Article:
Back to the Bandana 3: Work Ethic
It would be the responsible thing to tell you about the balance in my life. To pontificate about the need for boundaries and scheduling, properly ordering priorities and decompression. About wellness clinics, getaways and self-care. But the truth is, I run on fumes most of the time, with my foot on the floor. I train too much and don’t sleep enough. And I haven’t taken a day off of work in more than four years. I’m sincerely thankful for that fact.
I always say, “busy is a blessing” because I’ve seen the alternative. I’ve been dodging the couch and the barstool for decades. I can’t afford the idle hands, the small talk, the wasted hours, the down time. The luxuries of neighborhood normalcy come at a price I’d never want to pay. I don’t try to pass the time with pastimes. It is too valuable. And though the product of endless interests and influences that still inspire, I don’t have many hobbies. I don’t particularly care about that new TV show, or those after-market rims on your truck. My “Netflix and chill” has no chill and I haven’t watched Netflix in months.
When we chat, I’m listening to every word you say, but the whole time, there’s a part of my mind working on my dream. Obsessing on the low, like a program running in the background of a Mac Book Pro. I’ve compartmentalized it all in the space between my ears.
Truth is, since I was a kid, I lived in a box. In pursuit of all that I wanted most, I sacrificed a lot. And I did so with joy. I’ve trimmed all the fat from my life for a shot at the extraordinary. I’ve got five beautiful ladies weighing heavily on one side, but otherwise my scales are far from balanced. That’s life in “the box” and since I was 12 years old, that’s all I know.
I like the monastic monotony. I flourish under self-prescribed regimentation that is far from routine. Anything that I pour myself into is a labor of love, because when it comes to my aspirations, I literally love the labor. They say the idea at the heart of a “work ethic” is the thought that hard work is intrinsically virtuous and worthy of reward. That paying dues pays dividends. I sure as hell hope so because I’ve bet my life on it.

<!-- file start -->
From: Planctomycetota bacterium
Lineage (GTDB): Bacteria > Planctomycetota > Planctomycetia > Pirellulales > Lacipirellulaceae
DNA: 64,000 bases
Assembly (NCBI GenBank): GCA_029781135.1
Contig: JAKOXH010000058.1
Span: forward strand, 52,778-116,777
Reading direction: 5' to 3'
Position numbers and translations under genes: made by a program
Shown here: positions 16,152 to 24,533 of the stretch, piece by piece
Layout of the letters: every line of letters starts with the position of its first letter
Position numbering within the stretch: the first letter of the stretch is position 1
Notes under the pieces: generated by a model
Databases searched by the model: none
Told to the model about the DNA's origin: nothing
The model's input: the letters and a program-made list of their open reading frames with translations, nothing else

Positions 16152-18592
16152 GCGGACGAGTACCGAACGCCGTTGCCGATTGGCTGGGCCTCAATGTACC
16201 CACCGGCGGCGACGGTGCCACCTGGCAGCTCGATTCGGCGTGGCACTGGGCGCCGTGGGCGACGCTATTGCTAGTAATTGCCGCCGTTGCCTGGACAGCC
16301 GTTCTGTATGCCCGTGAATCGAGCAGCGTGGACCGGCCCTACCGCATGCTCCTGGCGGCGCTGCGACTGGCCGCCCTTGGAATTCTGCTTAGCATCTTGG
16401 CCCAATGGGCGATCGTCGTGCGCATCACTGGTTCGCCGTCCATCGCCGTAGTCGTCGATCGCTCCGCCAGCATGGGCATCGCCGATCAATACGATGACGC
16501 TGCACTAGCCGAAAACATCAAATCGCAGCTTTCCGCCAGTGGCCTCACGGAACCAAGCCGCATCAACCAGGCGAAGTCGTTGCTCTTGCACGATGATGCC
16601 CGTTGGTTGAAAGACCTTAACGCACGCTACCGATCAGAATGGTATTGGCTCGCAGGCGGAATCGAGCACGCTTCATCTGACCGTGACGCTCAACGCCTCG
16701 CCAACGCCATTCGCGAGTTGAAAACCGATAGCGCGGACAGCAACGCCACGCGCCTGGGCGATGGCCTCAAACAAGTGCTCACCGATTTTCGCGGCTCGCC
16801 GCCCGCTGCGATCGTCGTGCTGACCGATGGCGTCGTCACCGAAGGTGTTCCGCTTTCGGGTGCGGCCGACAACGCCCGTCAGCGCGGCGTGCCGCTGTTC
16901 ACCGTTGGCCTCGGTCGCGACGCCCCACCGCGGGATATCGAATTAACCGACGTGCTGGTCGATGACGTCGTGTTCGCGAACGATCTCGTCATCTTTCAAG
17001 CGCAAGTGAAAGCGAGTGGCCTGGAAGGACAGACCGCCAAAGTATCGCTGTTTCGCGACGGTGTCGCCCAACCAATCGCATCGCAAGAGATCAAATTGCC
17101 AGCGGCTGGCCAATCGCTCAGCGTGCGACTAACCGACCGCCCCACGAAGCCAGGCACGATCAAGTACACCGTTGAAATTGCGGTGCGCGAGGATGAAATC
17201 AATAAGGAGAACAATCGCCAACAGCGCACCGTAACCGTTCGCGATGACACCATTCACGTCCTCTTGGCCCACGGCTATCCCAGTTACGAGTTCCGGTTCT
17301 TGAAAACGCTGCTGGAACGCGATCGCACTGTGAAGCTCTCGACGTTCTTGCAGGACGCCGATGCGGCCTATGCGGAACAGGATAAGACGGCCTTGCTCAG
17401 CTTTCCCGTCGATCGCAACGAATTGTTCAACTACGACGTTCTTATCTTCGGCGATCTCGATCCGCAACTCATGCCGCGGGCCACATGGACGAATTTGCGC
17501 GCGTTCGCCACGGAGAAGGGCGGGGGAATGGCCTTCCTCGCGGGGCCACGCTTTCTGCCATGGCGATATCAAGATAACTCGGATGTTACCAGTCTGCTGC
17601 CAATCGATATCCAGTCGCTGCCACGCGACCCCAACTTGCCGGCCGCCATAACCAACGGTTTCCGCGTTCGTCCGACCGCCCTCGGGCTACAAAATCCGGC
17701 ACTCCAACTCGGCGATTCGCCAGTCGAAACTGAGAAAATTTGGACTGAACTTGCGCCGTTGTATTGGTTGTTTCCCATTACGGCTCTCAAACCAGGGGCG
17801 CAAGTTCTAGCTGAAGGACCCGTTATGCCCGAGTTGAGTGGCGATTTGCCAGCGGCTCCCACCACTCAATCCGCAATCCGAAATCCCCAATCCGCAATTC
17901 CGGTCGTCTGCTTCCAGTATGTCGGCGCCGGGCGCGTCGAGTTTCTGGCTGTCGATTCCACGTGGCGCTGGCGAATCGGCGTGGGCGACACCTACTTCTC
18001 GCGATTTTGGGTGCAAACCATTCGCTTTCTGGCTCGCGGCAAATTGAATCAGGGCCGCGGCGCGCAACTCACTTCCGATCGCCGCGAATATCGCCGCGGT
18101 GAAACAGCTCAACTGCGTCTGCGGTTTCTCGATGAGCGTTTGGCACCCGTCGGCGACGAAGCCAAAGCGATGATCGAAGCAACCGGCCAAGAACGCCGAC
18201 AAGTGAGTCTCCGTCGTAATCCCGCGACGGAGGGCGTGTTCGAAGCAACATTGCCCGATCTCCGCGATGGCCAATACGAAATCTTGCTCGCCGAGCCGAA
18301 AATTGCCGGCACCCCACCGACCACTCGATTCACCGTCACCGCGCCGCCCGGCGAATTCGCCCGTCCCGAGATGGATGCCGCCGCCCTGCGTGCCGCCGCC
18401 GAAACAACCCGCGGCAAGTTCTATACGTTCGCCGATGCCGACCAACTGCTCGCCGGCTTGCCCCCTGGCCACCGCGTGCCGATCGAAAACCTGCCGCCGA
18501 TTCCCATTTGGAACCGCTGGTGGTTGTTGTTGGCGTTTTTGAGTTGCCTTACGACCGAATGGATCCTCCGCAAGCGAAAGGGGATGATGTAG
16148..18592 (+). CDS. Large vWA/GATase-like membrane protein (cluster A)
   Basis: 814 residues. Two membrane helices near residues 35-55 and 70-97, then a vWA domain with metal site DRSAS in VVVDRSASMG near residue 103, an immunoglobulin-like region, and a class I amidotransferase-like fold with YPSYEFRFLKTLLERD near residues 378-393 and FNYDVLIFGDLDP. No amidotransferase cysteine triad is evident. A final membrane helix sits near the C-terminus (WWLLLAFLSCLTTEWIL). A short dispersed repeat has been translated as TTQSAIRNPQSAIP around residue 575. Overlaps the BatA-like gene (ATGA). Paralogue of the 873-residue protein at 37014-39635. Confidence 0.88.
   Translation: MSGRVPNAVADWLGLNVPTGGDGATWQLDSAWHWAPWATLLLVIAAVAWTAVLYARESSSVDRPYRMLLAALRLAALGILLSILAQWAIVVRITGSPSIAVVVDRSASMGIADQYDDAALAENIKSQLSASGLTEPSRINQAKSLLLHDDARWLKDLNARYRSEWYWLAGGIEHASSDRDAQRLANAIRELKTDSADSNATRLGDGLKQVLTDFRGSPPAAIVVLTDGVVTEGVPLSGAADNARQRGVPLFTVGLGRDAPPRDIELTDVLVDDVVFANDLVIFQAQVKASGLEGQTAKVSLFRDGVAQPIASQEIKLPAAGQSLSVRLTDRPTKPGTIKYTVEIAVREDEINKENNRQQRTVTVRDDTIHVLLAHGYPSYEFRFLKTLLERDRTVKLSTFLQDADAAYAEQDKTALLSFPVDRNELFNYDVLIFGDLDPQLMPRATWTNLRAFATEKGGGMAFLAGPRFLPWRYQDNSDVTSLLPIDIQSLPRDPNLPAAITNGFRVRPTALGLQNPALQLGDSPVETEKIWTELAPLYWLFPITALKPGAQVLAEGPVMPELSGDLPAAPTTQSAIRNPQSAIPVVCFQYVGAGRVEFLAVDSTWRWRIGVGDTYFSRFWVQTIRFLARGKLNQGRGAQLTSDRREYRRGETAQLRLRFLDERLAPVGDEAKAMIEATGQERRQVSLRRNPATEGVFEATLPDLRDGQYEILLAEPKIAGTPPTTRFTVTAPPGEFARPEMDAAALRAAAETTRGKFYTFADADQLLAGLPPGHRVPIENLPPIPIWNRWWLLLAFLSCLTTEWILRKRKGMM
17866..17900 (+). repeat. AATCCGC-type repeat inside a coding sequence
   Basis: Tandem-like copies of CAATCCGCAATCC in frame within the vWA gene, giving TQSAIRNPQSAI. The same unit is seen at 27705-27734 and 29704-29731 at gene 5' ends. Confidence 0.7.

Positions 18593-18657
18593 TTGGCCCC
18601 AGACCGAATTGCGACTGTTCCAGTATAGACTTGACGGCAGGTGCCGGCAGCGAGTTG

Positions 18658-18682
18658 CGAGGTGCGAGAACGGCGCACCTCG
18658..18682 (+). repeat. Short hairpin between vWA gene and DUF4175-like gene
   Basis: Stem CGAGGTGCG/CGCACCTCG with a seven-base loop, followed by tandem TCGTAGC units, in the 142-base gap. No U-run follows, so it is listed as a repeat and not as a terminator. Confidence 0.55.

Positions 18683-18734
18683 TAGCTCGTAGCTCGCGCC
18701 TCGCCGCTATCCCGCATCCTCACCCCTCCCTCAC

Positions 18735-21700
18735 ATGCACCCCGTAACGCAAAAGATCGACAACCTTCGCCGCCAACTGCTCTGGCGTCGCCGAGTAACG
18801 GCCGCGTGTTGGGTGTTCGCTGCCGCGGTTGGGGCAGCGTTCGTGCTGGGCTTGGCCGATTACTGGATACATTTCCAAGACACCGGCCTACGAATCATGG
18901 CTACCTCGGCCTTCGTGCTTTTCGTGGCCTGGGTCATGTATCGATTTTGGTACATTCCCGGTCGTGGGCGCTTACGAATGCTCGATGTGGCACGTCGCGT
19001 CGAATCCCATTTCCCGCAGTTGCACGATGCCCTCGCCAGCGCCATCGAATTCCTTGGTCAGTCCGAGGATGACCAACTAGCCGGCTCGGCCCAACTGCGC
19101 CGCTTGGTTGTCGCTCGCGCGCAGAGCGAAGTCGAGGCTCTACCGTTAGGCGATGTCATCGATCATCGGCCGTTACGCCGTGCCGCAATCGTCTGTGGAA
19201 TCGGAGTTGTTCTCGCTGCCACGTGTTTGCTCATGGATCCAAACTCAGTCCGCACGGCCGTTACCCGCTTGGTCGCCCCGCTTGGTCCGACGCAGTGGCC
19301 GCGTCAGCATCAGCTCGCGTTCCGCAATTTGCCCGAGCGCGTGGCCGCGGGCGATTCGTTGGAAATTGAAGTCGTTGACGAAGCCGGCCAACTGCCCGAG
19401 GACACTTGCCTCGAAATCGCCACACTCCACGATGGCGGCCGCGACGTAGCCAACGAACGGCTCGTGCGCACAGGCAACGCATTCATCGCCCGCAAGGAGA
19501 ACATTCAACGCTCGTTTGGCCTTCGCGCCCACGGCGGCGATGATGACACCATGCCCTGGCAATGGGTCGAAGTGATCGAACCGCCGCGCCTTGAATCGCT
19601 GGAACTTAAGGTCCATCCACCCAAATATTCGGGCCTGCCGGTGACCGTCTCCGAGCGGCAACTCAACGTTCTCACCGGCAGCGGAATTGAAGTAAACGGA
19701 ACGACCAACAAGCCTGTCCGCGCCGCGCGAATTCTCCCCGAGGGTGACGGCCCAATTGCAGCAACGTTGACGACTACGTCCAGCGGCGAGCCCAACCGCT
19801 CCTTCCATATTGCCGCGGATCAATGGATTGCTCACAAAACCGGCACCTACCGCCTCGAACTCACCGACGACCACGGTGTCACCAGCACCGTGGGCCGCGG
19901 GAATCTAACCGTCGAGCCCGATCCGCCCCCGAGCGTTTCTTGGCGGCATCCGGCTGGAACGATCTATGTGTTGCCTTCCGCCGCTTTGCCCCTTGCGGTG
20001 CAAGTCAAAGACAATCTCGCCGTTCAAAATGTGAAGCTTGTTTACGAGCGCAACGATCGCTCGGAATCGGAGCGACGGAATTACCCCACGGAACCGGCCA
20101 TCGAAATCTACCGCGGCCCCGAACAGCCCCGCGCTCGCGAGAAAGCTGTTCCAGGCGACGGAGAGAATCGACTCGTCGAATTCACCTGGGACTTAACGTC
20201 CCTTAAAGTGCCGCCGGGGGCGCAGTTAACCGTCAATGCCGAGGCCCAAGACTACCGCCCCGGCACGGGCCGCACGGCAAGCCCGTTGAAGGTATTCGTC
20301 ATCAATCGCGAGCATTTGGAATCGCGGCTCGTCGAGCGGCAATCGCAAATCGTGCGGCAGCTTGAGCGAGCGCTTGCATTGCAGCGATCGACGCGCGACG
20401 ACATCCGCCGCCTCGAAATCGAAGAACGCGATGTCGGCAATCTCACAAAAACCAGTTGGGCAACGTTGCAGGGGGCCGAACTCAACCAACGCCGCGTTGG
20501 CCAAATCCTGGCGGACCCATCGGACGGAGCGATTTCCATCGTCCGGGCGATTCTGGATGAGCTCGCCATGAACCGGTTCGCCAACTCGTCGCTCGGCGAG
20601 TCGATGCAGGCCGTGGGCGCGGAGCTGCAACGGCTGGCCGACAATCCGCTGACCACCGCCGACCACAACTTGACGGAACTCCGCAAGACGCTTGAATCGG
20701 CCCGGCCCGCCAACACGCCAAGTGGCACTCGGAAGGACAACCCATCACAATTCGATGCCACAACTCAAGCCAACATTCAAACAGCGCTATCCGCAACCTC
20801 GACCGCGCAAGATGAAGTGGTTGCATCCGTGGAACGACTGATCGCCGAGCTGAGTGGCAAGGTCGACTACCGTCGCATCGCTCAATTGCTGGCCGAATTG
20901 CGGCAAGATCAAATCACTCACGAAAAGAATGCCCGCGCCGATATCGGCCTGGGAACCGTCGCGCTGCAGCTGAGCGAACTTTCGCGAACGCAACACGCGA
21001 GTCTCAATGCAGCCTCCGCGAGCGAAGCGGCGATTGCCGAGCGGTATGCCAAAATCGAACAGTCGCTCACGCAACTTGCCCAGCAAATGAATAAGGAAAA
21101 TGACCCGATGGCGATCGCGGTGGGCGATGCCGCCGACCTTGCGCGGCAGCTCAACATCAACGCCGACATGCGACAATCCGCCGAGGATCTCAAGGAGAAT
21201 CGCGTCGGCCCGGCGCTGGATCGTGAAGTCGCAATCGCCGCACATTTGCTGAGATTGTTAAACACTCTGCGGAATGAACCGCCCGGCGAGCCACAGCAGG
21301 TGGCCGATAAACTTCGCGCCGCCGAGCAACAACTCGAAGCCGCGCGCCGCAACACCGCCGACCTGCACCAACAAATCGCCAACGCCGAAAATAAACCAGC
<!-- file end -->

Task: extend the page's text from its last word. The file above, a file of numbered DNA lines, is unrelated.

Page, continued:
Hammered into place every morning in the dark is a way of life. My work ethic is reinforced every single day that I get up early to train. I use the word “train”, because what we do is not mere mindless “exercise”. It has intent. It is purposeful physical exertion, with a specific desired outcome, done over and over again for years. It is executed with focus and intensity, with hunger and humility, and with religious consistency. It is physical. It is intellectual. It is spiritual. Not unlike martial arts, where the lifetime student becomes a sensei, it is my duty to share this gift with the world.
The title of the third annual edition of this article is less about fashion than it is representative of a frame of mind. The bandana has graced many famous heads from Dorian to Deion to DMX. But it is equal parts outlaw and blue collar and can most often be found from the field to the factory, where you earn your keep with your work. Where hustle pays. I wear mine to keep my wild hair out of my face, my sweat from my brow and my feet grounded firmly near my roots, even when my mind is in the firmament. My hoodie, like blinders, narrows my gaze. I’m in the box. Here I thrive.
My religious morning ritual starts with an alarm singing its siren song abruptly before the dawn. My feet still sore from the previous day’s cardio, I gingerly walk to an ottoman in my bedroom to get dressed. I quietly make my way downstairs, where a clean shaker cup and pre-selected container of my preworkout awaits. I set them up the night before on the kitchen counter, in preparation. I like to line up factors in my favor to ensure success.
After creating my workout beverage, I descend another floor to the cold darkness of my basement. My vision as a kid was to have a full training facility in my home, so I could roll out of bed and get to work. To make progress, off the grid, when no one was watching, and to push myself whenever inspiration would strike. I’m not preparing for an upcoming season in the league as a young G had planned, but the dream endures intact.
Flipping on the lights, each training session starts the same. On the vintage LifeCycle 5500HR, I do my daily fasted cardio and slowly come to life. In an almost tantric exercise of self-discipline, I do not drink until I have reached 20 minutes on the bike. Within arm’s reach, 2 scoops of Pumpin’ Purple Haze VICE X await, in 20 ounces of cold water over slowly melting ice. Rocket fuel for the spaceship, I prepare for liftoff. The first sip is transformational.